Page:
“Shall we accept good from God, and not trouble?” (Job 2:10).
Job’s logic is sound, but did you ever need to take a biblical principle and reverse it? I have with this one. It will soon be 20 years since chronic pain and illness interrupted my average life, and I have developed some bad habits.
One is called “waiting for the other shoe to drop.”
My recent history has been one crisis after another, to the point that I have grown pretty used to events I would have considered horrendous years ago. It takes a lot to surprise me these days.
My sad situations have put me in the pathway of other people on the rebound from trauma, so I have heard some gut-wrenching stories. And I have grown cynical.
Have your medical complications caused you to expect negative outcomes at every turn? Lately, this has infected my personal and family life.
So imagine, if you can, how challenging it has been when the Lord sends major signs of encouragement. I don’t know how to take it.!
The feeling is surreal and almost like the Twilight Zone. I am waiting for the credits to roll because this has to be a movie I am living!
So why can’t I take the good anymore? I suspect it is because my journey has taken me to the core of my soul’s depravity. I have been so aware of the effects of sin on planet earth, that I am almost surprised at redemption.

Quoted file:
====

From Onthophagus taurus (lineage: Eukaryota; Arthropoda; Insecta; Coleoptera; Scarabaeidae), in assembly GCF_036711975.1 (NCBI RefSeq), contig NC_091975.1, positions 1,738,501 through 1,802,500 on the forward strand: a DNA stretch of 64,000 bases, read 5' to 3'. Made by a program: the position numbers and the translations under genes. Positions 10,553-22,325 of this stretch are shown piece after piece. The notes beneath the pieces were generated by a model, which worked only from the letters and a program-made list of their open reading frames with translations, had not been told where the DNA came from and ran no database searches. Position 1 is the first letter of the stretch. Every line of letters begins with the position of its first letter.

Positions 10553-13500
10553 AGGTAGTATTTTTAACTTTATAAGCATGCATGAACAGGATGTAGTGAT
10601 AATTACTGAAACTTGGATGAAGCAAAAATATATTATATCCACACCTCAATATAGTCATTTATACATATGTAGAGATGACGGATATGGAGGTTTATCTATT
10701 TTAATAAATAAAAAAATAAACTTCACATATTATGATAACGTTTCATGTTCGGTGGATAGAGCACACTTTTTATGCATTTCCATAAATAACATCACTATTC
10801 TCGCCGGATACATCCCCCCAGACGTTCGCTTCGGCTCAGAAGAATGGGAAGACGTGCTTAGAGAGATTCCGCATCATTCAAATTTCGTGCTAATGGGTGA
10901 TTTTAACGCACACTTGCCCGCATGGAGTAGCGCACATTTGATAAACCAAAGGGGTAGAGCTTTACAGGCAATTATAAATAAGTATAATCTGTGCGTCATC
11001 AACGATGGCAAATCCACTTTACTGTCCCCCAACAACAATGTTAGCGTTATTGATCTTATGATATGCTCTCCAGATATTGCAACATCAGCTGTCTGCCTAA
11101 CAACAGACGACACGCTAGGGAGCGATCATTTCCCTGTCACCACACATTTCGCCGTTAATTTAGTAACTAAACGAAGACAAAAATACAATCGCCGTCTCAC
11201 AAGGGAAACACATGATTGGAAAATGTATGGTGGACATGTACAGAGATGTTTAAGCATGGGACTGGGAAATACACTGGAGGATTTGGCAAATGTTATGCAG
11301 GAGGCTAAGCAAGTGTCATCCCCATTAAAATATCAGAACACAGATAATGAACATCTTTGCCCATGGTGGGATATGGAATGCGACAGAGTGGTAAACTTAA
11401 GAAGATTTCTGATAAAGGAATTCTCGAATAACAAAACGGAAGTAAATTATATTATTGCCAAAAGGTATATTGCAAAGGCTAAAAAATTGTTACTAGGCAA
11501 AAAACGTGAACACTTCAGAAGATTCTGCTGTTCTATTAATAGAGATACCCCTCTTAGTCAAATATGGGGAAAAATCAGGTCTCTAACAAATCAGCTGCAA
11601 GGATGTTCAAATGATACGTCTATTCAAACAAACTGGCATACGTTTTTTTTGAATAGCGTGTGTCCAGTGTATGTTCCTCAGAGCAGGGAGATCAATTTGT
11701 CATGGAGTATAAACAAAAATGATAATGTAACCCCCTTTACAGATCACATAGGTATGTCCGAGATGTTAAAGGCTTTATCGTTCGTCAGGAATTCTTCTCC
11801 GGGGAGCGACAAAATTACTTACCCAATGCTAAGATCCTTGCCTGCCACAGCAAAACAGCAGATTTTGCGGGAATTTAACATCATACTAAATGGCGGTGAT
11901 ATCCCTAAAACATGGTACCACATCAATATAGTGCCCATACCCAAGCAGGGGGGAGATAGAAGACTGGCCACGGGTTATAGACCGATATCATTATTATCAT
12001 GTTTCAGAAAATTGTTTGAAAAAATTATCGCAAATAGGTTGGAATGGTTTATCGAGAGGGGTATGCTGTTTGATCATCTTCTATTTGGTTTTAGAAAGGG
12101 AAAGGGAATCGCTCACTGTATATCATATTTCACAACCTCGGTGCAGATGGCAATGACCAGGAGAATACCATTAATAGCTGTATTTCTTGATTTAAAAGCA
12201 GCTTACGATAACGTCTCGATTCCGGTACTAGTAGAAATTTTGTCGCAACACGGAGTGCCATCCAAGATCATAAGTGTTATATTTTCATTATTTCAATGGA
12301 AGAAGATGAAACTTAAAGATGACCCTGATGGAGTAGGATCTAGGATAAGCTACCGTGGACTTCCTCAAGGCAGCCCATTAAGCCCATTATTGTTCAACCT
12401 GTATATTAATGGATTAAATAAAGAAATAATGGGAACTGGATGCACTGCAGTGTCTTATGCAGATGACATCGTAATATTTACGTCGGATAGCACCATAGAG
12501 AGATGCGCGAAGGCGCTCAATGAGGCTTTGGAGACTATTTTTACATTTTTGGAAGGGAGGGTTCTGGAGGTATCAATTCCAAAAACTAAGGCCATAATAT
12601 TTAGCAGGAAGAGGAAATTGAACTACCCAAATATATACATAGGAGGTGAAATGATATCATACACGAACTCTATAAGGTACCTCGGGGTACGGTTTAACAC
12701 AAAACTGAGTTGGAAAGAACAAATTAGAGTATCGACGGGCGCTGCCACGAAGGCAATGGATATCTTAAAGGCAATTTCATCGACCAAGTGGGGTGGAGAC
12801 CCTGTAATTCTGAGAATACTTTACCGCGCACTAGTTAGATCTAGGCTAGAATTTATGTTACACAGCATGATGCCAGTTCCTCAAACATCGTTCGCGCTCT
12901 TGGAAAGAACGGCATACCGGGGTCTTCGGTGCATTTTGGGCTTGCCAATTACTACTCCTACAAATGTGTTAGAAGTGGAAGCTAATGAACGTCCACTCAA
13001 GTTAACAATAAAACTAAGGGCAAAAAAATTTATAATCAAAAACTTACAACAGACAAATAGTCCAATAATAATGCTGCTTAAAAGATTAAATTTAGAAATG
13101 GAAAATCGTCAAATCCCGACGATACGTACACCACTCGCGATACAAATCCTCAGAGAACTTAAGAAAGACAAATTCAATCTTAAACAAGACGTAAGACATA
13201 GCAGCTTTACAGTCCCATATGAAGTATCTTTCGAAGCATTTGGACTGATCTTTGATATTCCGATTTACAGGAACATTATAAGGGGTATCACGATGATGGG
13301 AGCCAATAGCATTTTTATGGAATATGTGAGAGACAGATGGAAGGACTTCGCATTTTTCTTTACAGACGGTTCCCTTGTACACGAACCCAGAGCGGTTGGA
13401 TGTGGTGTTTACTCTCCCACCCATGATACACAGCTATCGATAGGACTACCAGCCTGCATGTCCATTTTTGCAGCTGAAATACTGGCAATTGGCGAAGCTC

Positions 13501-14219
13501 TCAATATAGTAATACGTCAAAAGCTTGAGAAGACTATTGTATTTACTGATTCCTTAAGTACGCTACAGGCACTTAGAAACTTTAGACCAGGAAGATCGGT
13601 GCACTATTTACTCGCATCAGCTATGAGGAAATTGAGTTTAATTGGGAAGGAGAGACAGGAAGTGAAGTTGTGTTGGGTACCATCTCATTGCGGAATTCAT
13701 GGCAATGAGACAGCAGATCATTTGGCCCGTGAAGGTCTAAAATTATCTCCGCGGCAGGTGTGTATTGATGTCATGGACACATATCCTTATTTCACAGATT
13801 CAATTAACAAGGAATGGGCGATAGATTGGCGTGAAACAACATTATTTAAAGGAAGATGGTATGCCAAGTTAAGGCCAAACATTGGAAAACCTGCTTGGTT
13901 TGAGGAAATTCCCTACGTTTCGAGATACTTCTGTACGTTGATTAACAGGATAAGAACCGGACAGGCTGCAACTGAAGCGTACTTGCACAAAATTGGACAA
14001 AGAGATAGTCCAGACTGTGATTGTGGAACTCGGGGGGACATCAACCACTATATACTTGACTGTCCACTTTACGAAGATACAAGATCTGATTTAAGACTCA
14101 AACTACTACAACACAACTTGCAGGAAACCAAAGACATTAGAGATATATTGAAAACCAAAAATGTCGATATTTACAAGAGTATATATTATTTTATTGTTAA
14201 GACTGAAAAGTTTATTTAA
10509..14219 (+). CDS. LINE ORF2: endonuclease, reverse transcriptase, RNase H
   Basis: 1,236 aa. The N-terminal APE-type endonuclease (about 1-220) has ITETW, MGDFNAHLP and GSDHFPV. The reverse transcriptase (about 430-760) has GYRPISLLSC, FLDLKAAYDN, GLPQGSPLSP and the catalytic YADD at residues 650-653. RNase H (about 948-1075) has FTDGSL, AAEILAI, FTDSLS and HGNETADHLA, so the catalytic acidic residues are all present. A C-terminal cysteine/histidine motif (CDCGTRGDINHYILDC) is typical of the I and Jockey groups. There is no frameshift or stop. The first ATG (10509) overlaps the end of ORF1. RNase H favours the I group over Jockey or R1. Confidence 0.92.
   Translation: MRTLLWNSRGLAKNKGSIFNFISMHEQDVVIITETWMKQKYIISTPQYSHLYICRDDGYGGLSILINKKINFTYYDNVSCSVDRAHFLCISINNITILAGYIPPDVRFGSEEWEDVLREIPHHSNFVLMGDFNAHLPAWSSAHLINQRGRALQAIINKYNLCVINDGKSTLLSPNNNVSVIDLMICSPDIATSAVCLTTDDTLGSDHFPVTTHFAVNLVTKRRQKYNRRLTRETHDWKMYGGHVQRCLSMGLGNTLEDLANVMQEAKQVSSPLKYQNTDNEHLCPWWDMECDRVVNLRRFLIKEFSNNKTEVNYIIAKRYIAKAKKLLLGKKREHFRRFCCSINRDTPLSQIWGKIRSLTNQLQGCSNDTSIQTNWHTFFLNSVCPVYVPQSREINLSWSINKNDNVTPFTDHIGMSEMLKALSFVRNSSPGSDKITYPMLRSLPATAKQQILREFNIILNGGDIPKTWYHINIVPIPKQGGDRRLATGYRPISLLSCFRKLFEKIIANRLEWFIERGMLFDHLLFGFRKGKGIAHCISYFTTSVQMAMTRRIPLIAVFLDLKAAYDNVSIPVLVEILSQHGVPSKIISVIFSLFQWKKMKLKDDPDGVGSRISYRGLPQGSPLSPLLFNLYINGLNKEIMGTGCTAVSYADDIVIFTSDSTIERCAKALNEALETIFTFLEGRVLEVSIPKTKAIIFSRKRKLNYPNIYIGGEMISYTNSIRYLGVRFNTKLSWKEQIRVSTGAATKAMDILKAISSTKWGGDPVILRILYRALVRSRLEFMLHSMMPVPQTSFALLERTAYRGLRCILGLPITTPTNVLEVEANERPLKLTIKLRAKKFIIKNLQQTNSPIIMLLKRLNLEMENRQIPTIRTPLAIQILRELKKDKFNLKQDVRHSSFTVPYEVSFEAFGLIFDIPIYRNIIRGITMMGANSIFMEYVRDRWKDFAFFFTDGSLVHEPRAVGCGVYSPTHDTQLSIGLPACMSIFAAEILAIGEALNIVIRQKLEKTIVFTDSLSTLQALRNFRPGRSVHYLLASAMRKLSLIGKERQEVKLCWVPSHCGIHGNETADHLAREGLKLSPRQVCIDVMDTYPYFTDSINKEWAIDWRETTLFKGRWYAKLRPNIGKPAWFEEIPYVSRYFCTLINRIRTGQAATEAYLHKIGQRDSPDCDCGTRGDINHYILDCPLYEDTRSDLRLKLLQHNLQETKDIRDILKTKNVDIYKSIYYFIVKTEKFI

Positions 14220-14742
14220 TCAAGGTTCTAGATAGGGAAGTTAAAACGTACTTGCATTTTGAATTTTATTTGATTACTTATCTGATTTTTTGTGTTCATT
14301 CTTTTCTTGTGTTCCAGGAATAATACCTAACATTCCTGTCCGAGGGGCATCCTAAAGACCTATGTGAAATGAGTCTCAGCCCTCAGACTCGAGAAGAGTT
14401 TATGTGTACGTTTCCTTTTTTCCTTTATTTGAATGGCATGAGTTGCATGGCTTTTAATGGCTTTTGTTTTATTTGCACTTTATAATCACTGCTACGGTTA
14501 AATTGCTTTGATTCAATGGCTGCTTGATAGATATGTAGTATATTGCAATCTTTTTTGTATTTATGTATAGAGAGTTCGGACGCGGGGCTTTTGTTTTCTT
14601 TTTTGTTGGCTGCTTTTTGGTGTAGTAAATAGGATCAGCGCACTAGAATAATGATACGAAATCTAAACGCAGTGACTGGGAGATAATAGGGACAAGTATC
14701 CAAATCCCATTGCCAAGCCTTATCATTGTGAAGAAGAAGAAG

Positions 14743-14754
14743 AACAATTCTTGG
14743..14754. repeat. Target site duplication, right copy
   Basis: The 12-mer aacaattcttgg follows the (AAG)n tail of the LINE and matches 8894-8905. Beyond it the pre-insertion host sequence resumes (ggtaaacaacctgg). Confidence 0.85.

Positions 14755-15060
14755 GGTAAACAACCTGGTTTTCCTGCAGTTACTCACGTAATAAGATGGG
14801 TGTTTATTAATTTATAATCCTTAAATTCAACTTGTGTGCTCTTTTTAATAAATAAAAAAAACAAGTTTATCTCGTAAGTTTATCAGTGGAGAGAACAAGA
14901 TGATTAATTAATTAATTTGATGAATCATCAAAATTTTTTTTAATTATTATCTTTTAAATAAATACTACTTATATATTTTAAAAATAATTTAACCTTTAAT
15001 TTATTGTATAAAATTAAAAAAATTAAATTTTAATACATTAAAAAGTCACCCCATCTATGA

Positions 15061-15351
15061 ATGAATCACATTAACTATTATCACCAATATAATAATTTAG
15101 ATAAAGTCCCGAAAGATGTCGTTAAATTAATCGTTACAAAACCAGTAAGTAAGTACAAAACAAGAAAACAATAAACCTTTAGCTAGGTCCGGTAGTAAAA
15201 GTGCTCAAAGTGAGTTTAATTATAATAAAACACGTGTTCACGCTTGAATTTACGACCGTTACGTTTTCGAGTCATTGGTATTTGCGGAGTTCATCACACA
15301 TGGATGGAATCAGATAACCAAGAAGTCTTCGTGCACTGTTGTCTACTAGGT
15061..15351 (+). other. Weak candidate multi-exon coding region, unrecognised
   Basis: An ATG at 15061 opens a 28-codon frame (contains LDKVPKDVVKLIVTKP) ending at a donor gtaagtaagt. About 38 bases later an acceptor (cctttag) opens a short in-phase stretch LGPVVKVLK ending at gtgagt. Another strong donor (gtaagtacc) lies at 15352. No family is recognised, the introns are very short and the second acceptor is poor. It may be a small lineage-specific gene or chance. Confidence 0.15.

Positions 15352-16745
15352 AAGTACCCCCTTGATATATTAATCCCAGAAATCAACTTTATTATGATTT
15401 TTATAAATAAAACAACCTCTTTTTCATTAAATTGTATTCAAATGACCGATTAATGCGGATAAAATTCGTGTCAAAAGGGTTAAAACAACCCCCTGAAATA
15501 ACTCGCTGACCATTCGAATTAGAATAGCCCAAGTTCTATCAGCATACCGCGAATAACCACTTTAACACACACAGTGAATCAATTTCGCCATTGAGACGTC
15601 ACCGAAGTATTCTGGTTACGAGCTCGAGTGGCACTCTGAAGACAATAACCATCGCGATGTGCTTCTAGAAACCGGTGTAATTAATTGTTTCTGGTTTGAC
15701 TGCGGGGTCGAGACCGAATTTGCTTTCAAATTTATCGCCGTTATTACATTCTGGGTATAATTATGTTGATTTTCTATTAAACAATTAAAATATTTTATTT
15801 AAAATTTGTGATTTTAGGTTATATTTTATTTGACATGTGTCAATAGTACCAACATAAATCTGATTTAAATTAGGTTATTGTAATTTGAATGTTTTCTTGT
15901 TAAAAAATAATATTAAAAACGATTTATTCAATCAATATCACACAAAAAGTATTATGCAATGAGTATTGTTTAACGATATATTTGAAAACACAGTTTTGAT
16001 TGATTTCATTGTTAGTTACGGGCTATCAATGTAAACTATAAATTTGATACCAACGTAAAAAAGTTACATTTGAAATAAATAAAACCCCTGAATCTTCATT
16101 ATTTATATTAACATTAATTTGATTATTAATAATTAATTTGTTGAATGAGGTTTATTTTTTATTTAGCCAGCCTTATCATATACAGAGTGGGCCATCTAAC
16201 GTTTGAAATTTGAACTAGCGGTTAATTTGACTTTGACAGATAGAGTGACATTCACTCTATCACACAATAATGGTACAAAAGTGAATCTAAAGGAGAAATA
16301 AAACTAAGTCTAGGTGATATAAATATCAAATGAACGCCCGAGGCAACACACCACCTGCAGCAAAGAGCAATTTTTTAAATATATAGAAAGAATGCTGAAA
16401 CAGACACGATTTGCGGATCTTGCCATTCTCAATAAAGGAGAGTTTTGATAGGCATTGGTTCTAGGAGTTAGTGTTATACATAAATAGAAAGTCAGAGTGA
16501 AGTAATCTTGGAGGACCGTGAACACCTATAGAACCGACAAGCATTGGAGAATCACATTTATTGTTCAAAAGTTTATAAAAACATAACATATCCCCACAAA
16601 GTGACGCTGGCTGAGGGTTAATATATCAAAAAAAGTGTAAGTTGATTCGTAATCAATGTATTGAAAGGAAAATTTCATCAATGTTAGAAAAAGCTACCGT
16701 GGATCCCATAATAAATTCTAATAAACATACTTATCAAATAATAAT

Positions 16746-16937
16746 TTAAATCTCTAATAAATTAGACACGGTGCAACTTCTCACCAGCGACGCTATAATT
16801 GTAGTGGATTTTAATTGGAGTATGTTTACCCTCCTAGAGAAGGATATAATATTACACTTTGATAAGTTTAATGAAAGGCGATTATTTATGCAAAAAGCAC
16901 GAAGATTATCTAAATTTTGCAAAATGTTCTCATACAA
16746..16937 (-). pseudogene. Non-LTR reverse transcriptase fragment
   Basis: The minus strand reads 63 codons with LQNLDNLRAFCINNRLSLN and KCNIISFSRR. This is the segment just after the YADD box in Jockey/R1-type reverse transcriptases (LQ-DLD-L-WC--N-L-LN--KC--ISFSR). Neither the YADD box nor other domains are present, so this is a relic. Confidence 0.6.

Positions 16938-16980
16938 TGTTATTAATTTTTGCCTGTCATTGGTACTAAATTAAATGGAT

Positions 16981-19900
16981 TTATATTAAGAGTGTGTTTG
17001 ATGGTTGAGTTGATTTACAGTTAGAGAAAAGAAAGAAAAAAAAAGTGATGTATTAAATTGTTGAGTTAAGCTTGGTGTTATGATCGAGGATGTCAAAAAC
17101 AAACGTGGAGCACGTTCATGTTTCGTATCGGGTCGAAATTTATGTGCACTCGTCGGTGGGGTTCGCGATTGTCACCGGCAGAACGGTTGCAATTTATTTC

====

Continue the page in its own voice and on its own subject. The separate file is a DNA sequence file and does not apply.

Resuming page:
Thus, I am making it a goal to revel in the joy of redemption. It is high time I see my circumstance through my spiritual birthright instead of viewing blessings as “dessert” waiting for me in glory. I hope this season will bring with it more balance and childlike abandon into my story.
Prayer: Father, I have become a pessimist from the fiery trials lately. Open my eyes to Your joy as the stone rolls away from my weary heart. Resurrect a right spirit within me. Amen.
About the author:
Elizabeth Vendley has been living with a “contrary body” as a result of surgical complications in 1996. She gratefully reports that her health has stabilized enough recently to hold a job. Her challenges include interstitial cystitis, dumping syndrome, and closed angle glaucoma. She enjoys sharing with readers in the Sunroom.
Do you find yourself assuming that life will be full of suffering and few blessings? How do you avoid this from infecting all areas of your life?
I so related with Elizabeth’s devotional and I thought of one of my favorite songs by artist Meredith “Pieces.” In this song she refers to wearing our scars like they are who we are. While our scars may influence who we are God can take all our pieces and make a beautiful life. I hope you enjoy this one and that it makes you ponder a bit. Are you hiding who God desire you to be because of hanging on to all the pieces of suffering a little too tightly? -Lisa